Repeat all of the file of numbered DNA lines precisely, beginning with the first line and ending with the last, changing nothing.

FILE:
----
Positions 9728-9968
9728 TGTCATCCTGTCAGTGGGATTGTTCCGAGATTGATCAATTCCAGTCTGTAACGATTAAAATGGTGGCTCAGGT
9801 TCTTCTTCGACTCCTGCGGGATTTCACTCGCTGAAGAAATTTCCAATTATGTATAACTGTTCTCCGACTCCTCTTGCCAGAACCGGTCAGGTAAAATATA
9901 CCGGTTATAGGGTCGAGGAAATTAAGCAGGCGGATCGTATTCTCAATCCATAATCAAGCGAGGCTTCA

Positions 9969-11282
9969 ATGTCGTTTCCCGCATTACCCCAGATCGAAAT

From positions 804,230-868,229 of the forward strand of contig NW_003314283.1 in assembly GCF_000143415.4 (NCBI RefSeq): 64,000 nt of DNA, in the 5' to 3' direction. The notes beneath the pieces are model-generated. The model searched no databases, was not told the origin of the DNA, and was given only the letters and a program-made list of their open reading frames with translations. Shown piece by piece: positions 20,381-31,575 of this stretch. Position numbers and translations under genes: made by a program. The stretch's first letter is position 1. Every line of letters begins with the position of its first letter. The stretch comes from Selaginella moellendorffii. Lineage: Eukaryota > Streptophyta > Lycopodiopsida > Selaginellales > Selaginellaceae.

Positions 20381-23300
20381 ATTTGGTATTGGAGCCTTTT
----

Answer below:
Positions 9728-9968
9728 TGTCATCCTGTCAGTGGGATTGTTCCGAGATTGATCAATTCCAGTCTGTAACGATTAAAATGGTGGCTCAGGT
9801 TCTTCTTCGACTCCTGCGGGATTTCACTCGCTGAAGAAATTTCCAATTATGTATAACTGTTCTCCGACTCCTCTTGCCAGAACCGGTCAGGTAAAATATA
9901 CCGGTTATAGGGTCGAGGAAATTAAGCAGGCGGATCGTATTCTCAATCCATAATCAAGCGAGGCTTCA

Positions 9969-11282
9969 ATGTCGTTTCCCGCATTACCCCAGATCGAAAT

From positions 804,230-868,229 of the forward strand of contig NW_003314283.1 in assembly GCF_000143415.4 (NCBI RefSeq): 64,000 nt of DNA, in the 5' to 3' direction. The notes beneath the pieces are model-generated. The model searched no databases, was not told the origin of the DNA, and was given only the letters and a program-made list of their open reading frames with translations. Shown piece by piece: positions 20,381-31,575 of this stretch. Position numbers and translations under genes: made by a program. The stretch's first letter is position 1. Every line of letters begins with the position of its first letter. The stretch comes from Selaginella moellendorffii. Lineage: Eukaryota > Streptophyta > Lycopodiopsida > Selaginellales > Selaginellaceae.

Positions 20381-23300
20381 ATTTGGTATTGGAGCCTTTT